KANSAS CITY, Mo. – To fully appreciate the concern that goes through Royals right-hander Luis Mendoza’s mind these days, you have to go back to 2010.
During April of that year, Mendoza seemingly was having his last chance at a big-league career. Boston, San Diego and Texas already had given up on him.
And here he was with Kansas City, having earned a spot in a shaky Royals’ bullpen.
With one final chance to impress a new team, Mendoza completely bombed.
It was painful to watch.
In his first appearance, Mendoza inherited a 2-1 lead against the Tigers. He promptly gave up 5 runs and the Royals lost, 7-3.
Two days later, Mendoza came on in a tight 4-3 game against the Red Sox. Within minutes he had given up three runs and the Royals never recovered in an 8-3 loss.
Finally, a week or so later, Mendoza was tagged for two more runs in another Royals loss. The Royals had little choice but to designate him for assignment shortly thereafter.
In four appearances that spring, Mendoza was hammered for 10 hits, 10 earned runs and four home runs in just four innings.
The Royals could have released him, but they assigned him to Triple-A instead.
“That seems like a long time ago,” Mendoza says now. “I don’t know what I was thinking then. I didn’t know where I might end up. I was concerned that I’d never make it back to the big leagues. I was still confident but I was concerned. It was all up in the air.”
At Triple-A Omaha, pitching coach Doug Henry tried to work with Mendoza and begged him to experiment with a different delivery angle.
“He wanted me to come over the top more,” Mendoza said. “I was more three-quarter angle, and my pitches were pretty flat at times. But I didn’t take to the change right away.”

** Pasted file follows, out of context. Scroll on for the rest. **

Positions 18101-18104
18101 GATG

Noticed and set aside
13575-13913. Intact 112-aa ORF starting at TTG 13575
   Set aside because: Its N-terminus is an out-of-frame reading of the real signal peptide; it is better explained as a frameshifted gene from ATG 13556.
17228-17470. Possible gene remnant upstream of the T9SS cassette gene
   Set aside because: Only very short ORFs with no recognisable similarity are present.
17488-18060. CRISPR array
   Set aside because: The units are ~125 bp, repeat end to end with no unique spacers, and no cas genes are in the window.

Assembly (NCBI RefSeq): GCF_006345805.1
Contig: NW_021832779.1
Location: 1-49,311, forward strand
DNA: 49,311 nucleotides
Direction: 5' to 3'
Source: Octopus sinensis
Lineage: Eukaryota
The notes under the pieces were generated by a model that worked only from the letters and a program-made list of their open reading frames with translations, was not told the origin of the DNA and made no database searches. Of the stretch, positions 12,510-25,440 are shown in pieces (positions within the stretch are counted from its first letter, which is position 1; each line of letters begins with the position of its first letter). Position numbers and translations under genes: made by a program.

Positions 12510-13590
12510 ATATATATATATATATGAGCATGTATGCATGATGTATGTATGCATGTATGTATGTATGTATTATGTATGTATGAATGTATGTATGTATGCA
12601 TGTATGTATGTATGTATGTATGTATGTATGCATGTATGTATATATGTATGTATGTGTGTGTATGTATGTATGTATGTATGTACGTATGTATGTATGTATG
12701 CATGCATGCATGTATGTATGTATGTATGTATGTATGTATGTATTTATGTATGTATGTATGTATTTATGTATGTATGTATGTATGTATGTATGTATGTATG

In fact, Mendoza didn’t take to the change for months. It wasn’t until August of 2010 when he finally saw the light.
“I was able to do it more consistently and it started to finally feel comfortable,” Mendoza said. “My pitches were more down in the zone. I was getting some results. So I took that feeling into the off-season and into spring training.”
The rest of Mendoza’s story is well-documented. With his new arm angle and a new boost in confidence, Mendoza dominated the Pacific Coast League in 2011, He was named the league’s pitcher of the year after going 12-5 with a dazzling 2.18 ERA.
“Keep in mind that it’s a hitter’s league,” Omaha manager Mike Jirschele said. “The best thing about Luis was that he got people out, night in and night out, even when he didn’t have his ‘A’ stuff. He was amazing.”
Mendoza, 28, was so good, in fact, that he got a September call-up and started twice for the Royals. He gave up just two runs in those starts and won both.
Naturally, all Mendoza could think about during the off-season was winning a spot on the Royals’ staff this spring.
“I worked very hard all last season and in the off-season,” he said. “I wanted that chance to prove I belonged here.”
Mendoza got that chance and won a job in the rotation with a terrific spring. But now, of course, he has to continue to prove himself. He knows he is on a short leash.
“Oh, yes, because there are guys in the minors ready to come up at any time,” he said. “And you have (Felipe) Paulino getting closer all the time to be 100 percent healthy. I can’t relax.”
So far, Mendoza’s fight to prove he belongs in the big leagues has offered mixed results. He was decent in his first start, but dreadful in his last two starts. He’s 0-2 with a 6.92 ERA.
The most disturbing part to Mendoza is that he has lost his command.
“I’ve got eight walks in two games,” he said, shaking his head. “That’s not me. I’m better than that. I don’t feel like I’m missing by much but I’m still missing.”
Mendoza can’t put a finger on the problem.
“You know, I was pitching pretty well in spring training,” he said. “I knew I couldn’t make a mistake. It felt like the regular season to me.
“Now, I still feel that way and maybe I’m trying too hard. I don’t know. I’ve just got to get back to what was working last year.”
Mendoza admits he’d like to be as confident again as he was in 2011.
“Yeah, it just felt like it didn’t matter who I was facing,” he said. “I always felt like I would get the job done and win.
“That’s the feeling I need to get back to. I know I have to keep proving myself.”
Despite his so-so start to the season, Mendoza, though, isn’t concerned he’ll ever revert to that disastrous 2010 form.
“Oh, no. That was a long time ago to me,” he said. “That’s not me anymore. But I don’t take anything for granted. Not in this game. Not for me.”